Provider-protection meaning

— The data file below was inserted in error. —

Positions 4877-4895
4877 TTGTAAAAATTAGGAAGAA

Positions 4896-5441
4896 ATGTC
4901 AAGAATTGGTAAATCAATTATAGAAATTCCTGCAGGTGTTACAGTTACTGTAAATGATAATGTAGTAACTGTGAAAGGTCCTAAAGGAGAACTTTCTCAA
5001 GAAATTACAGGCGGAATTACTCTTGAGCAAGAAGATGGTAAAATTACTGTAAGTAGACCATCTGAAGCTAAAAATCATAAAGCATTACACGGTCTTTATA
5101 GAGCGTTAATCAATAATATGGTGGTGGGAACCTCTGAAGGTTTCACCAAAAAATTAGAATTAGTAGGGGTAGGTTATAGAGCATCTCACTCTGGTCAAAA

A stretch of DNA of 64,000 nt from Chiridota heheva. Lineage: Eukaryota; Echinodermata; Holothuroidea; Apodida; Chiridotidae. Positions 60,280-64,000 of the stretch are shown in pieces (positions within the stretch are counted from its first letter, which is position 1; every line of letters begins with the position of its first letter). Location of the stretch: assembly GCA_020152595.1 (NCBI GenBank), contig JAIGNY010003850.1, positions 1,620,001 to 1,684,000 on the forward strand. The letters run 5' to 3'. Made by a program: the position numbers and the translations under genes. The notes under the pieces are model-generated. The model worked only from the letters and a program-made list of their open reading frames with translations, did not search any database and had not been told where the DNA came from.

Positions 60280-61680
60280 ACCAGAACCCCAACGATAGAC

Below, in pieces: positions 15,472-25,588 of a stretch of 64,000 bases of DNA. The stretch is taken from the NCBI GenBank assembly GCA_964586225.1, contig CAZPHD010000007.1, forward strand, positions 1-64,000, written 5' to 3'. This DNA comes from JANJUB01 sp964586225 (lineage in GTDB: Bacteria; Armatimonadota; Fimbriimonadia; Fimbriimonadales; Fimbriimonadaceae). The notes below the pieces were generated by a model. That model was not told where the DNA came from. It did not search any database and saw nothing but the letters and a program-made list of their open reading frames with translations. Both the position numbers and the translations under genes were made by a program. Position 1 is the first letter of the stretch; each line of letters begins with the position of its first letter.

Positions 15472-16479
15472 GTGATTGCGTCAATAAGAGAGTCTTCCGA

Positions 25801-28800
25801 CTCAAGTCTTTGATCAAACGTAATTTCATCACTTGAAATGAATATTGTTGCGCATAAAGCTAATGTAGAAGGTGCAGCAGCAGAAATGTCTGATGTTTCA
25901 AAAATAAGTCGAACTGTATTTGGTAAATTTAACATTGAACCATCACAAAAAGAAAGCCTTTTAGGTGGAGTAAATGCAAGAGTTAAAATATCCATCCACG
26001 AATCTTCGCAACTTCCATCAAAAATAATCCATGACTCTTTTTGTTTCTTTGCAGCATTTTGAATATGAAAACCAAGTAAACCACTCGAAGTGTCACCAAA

(general term, legal ramifications) Provider protection for Internet Service Providers has legal ramifications. For example, to be exempted from copyright infringement liability under the Digital Millennium Copyright Act (DMCA), “the party” must be a “service provider” as defined in the Act. However, the protection afforded Internet Service Providers is limited, and there are a number of rigid legal requirements that must be met. Also, Internet Service Providers who do not fully comply with the stipulated restrictions can lose their protections. Thus, Internet Service Providers should review their Websites to make sure that they are, indeed, compliant with the DMCA rules and regulations. The DMCA covers four categories of services that qualify as “service providers,” many of them broad enough to encompass businesses that may not consider themselves to be such. These categories include: • Transitory communications, whereby the provider routs, transmits, or provides connections for data coming through the network • System caching, whereby the provider temporarily stores data coming through the network • Data storage at the user’s direction, whereby the provider hosts Websites or runs chat rooms, mailing lists, or news groups • Data location tools, whereby the provider is a search engine The overarching rule seems to be simple for companies: When in doubt, comply. Any parties even remotely falling within the scope of the DMCA definitions of “provider” should, as a precaution, register under the DMCA. Without the protection afforded under the DMCA, an Internet Service Provider would have to attempt other defenses when it came to copyright infringement claims—such as “the fair use” ­policy. One example in which the protection as a Provider did not hold occurred in February 2005, when the Motion Picture Association of America (MPAA) settled a lawsuit against LokiTorrent.com, a Website that the MPAA alleged helps Internet users to find pirated copies of films for download. Edward Webber, the owner of LokiTorrent, agreed to pay $1 million in damages to the MPAA in an out-of-court settlement of the case, after having collected $40,000 in voluntary contributions to his legal defense fund from LokiTorrent’s user base. Hoffman, I. Are You a ‘Service Provider’? [Online, 2001.] Ivan Hoffman Website. http://www.ivanhoffman.com/provider.html; In Brief. Hollywood Settles Download Suit. The Globe and Mail, February 17, 2005, p. B10.
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